1397184421_600_1395759848_frankocean_headband_79_58I logged on to iTunes this afternoon and every panel at the top of the iTunes store was promoting the new album by Frank Ocean. Blond (“Blonde” as iTunes has it listed) is the second major release from Frank Ocean and from the looks of it and the way it is being promoted, it seemed a force to be reckoned with. If you know me, you know I couldn’t resist an album with this kind of hype. So I had to listen to the snippets that iTunes gives to preview an album. After listening to the snippets, I had to hear more, so I sought out a stream of the album on the interweb. I had to hear more, not because I liked what I heard, I had to hear more because of how bad it sounded. At this point, I did not trust my own judgement so I contacted my 19 year old son who knows much more about the music of today than I do. I asked him about the new Frank Ocean album and he said he had not heard it but had heard it sucked. Whew. Maybe I wasn’t wrong.

frank-ocean-blond-compressed-0933daea-f052-40e5-85a4-35e07dac73dfContinuing to research the album, I saw comments like, “a songwriter and auteur of the highest order” and “the full-bodied, finely-tuned follow-up we’ve been waiting for” and a reviewer talking about “its diverse sonic palette” and I just wonder what kind of breadth that reviewer has in music history. Apparently, Ocean worked with a wide variety of engineers, producers and guest stars to craft this “masterpiece”. Perhaps he needed so much support to make some sense out of the trash he passes off for music. I am sorry, but I do not hear anything on the album worth praising much less hyping. I understand the goals of corporate America and Apple scored the exclusive rights to the album for a brief period but at some point, hyping trash hurts your brand. As they say, if you lay down with dogs, you get up with fleas.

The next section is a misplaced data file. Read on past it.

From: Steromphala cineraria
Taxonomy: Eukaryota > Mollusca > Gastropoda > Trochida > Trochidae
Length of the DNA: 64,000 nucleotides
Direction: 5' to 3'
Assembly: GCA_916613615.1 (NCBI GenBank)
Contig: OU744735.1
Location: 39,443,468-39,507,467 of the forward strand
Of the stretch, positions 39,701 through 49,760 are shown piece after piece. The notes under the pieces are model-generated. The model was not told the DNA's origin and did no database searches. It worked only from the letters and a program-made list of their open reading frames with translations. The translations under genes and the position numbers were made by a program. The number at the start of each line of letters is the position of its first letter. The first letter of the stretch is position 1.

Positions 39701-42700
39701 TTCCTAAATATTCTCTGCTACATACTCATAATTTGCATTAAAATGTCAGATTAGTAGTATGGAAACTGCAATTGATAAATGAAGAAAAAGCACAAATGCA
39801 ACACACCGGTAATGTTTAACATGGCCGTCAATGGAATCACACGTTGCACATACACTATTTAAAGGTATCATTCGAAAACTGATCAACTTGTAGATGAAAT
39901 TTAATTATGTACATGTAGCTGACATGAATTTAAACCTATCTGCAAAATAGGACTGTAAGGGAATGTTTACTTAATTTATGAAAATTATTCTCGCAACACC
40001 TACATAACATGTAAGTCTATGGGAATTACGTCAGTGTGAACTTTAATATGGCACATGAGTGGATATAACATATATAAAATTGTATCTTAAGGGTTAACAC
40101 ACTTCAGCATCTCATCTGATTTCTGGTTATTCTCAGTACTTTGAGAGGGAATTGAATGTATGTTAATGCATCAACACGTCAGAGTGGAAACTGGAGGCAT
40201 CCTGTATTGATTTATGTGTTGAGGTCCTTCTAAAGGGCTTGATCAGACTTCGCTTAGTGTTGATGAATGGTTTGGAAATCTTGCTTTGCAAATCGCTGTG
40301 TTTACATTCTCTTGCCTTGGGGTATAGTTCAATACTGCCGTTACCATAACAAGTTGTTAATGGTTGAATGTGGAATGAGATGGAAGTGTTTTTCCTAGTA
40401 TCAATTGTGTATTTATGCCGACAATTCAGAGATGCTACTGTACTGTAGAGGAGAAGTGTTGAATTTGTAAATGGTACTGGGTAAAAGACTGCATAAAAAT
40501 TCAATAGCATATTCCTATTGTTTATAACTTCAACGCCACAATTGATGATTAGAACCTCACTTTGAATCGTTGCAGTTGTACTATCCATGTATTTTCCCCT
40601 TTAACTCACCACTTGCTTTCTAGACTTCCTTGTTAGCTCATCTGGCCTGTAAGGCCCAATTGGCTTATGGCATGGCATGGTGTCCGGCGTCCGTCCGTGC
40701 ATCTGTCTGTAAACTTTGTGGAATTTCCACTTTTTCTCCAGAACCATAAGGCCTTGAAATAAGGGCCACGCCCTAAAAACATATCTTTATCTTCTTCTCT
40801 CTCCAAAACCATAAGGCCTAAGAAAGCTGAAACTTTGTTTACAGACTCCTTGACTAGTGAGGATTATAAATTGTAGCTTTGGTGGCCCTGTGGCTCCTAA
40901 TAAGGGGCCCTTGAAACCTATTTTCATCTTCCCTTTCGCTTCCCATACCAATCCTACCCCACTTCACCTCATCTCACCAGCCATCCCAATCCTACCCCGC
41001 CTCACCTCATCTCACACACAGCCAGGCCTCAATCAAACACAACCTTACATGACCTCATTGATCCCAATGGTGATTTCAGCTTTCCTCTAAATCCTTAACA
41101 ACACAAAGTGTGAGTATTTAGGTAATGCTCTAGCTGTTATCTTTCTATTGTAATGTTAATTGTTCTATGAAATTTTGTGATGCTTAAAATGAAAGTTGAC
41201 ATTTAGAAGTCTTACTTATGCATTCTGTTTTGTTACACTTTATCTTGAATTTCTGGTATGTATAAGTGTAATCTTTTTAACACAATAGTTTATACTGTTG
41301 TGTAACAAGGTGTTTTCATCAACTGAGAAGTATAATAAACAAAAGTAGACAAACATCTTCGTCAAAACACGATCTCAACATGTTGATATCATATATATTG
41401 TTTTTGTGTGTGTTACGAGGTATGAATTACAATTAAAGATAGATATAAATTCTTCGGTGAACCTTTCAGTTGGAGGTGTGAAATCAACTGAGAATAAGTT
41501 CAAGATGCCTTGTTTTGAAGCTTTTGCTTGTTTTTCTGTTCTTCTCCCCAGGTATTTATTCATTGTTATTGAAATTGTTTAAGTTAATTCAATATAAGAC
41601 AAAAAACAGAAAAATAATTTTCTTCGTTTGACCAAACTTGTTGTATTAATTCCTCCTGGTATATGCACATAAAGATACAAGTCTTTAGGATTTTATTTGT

If this is where popular music is headed, I’m glad I am old.

If You must:

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An Appreciation of the King

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Elvis Aaron Presley. Affectionately known as “the King” to music fans world wide. Presley first burst onto the scene in the summer of 1953 when he cut a record at the legendary Sun Studios in Memphis Tennessee. Prior to Elvis, there were two very different music industries in the United States. The “white” music industry consisting of mostly crooners and singers who had migrated from the jazz world into popular music and the “black” music industry consisting of blues and rhythm and blues acts mostly dotting the Mississippi river from New Orleans to Memphis to St. Louis up to Chicago. Presley’s initial appeal was the fact that he was able to harness the emotional power of the more expressive R&B and blues musicians and make it palatable to a white audience. When he first appeared, radio listeners did not know if he was white or black. His first album released on RCA records  in 1956 attests to his melding of styles covering songs by country and western artists Carl Perkins, Don Robertson and Leon Payne on one hand and Ray Charles, Little Richard and Charlie Singleton from the R&B world on the other.